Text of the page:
Culture: The charity sector's missing ingredient

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As more and more people look for meaning in their work - up to 80% of North American Millennials according to a recent report - and with a generational shift in the workforce, it seems logical that charities would have hopeful employees knocking down their doors to join their causes. However, attractive offers from purpose-driven businesses with deep pockets often pull ahead of charity recruitment and retention of top-notch talent. Charities need to level up - and experts suggest the way to do that is by investing in culture.

Where’s the opportunity?

A recent Parson study polled young millennials (18-24 years old) about their expectations and aspirations for the workplace (it’s worth noting that this is the group who incidentally will make up about 50% of the workforce by 2020!) The study revealed that 80% would be more motivated and committed at work if they felt their employer made a positive impact on society, compared to 46% of baby boomers. Arguably, through the very nature of the work, there is no better place to find meaning than with a charity.

Right? Not necessarily, as being purpose or mission driven doesn’t automatically translate to a positive culture. That’s where charities and nonprofits are finding challenges. What are the challenges?

Yes, charities are meaningful places to work, emotionally connected with people, and are broadly known to be positive. Indeed, this has, in the past, been enough to set not-for-profits apart from other entities in the eyes of their potential employees.

However, this is no longer the case, as more and more corporations are recognizing the value in these traits. Businesses are increasingly sharing this desire for social impact as well as making money.

They are seeing the cause and effect of good work culture and predictable success - “The world’s most successful companies have a clear sense of purpose and a strong set of values that guide their actions. Forward-thinking organizations recognize that to survive and thrive in the future, they need to exist for reasons beyond making a profit,” says Rosie Warin, CEO, Kin&Co - As a result, the edge that charities once had is not assumed. This means that going the extra mile is critical when recruiting top talent, and retaining their employee loyalty.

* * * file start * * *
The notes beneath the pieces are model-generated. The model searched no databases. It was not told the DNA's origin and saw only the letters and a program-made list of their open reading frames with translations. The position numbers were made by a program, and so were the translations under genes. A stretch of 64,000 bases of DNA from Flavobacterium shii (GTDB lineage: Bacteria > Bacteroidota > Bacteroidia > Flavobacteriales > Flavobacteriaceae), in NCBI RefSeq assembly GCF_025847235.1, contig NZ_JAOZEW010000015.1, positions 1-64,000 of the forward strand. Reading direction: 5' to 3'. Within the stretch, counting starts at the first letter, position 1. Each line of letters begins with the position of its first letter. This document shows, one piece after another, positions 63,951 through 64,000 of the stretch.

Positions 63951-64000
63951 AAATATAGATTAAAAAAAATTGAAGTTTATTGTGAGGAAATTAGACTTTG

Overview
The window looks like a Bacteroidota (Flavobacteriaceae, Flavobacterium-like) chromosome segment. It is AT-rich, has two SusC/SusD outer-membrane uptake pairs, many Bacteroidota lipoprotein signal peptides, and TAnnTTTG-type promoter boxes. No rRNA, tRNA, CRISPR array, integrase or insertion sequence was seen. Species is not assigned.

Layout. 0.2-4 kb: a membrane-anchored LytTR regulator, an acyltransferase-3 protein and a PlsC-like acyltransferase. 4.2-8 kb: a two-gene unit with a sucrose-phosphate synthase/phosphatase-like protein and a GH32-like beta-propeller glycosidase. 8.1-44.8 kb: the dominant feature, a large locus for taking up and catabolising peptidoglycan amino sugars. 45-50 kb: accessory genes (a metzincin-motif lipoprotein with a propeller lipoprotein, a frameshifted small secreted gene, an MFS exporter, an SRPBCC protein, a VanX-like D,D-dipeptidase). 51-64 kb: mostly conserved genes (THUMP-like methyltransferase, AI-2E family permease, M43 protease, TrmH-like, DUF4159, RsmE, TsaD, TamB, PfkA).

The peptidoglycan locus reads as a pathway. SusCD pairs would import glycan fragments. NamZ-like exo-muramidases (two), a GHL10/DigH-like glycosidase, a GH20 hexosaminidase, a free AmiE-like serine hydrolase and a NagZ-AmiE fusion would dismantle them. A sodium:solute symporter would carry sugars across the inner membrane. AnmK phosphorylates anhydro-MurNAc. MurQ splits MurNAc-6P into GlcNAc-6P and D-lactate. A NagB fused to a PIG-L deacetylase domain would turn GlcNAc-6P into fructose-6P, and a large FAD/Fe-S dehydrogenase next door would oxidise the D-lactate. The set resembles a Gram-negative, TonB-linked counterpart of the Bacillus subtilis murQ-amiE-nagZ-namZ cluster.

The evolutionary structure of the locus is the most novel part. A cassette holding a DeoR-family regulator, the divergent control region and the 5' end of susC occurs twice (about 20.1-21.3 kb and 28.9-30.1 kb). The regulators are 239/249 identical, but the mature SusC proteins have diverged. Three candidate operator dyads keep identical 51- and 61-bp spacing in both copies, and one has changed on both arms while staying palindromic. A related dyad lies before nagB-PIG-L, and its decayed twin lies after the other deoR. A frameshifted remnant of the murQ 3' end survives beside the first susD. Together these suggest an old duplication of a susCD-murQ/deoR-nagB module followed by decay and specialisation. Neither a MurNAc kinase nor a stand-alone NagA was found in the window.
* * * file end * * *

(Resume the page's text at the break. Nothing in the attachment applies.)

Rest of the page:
So what can you do without huge salary offers, or swanky office spaces, and how can you continue to attract and retain the best people out there? - The answer: investing in culture.

What do we mean by culture and why is it important?

Culture - it’s not a word you often hear in the charity sector. For some it may be regarded as corporate jargon, a luxury only the big private companies can afford. Historically many charities have not allocated budget or resources to exploring what culture within their organization is or should be.

In order to attract and retain the best talent, charities need to start putting some serious thought to their internal workplace culture. Our research found that 85% of Canadians would be more motivated and committed at work if their organization had a strong purpose or values. Eight in ten (79%) of Canadians would consider leaving their job for a similar one at an organization that had a stronger sense of purpose, and over three quarters (78%) wouldn’t work for a company that didn’t have a social purpose or values in the first place.

Many nonprofits have the purpose aspect covered through the very nature of their organization, however often it’s the values and culture that needs work. What a focus on culture means is taking time to consider how your organization behaves, what makes you unique and why people would choose to work with you over any other charity or business. It’s about nailing your colours to the mast and demonstrating how you work and how you want to work in the future.

Where do you start?

Now that you know what we are going to be sharing with you, we would love for you to join behaviour and culture change expert Jessica Pelchat, National Director at Kin&Co, as she provides 5 Top Tips for using culture to positively transform your organization! Join us on May 23 for this free webinar - click here to register.

Jessica Pelchat is the National Director at Kin&Co Canada, an award-winning culture and behaviour change consultancy that fixes the way the world works. She brings a wealth of experience working at the intersection of strategy, communications and sustainability over the last decade, guiding some of Canada's largest employers in both the corporate and not for profit sectors to realize their goals through holistic organizational change. She is driven by the transformation and growth of a purpose-driven business, and cares deeply about the people she works with – making sure that the serious work of social change also includes some playfulness, an occasional pun, and little moments of bold inspiration.

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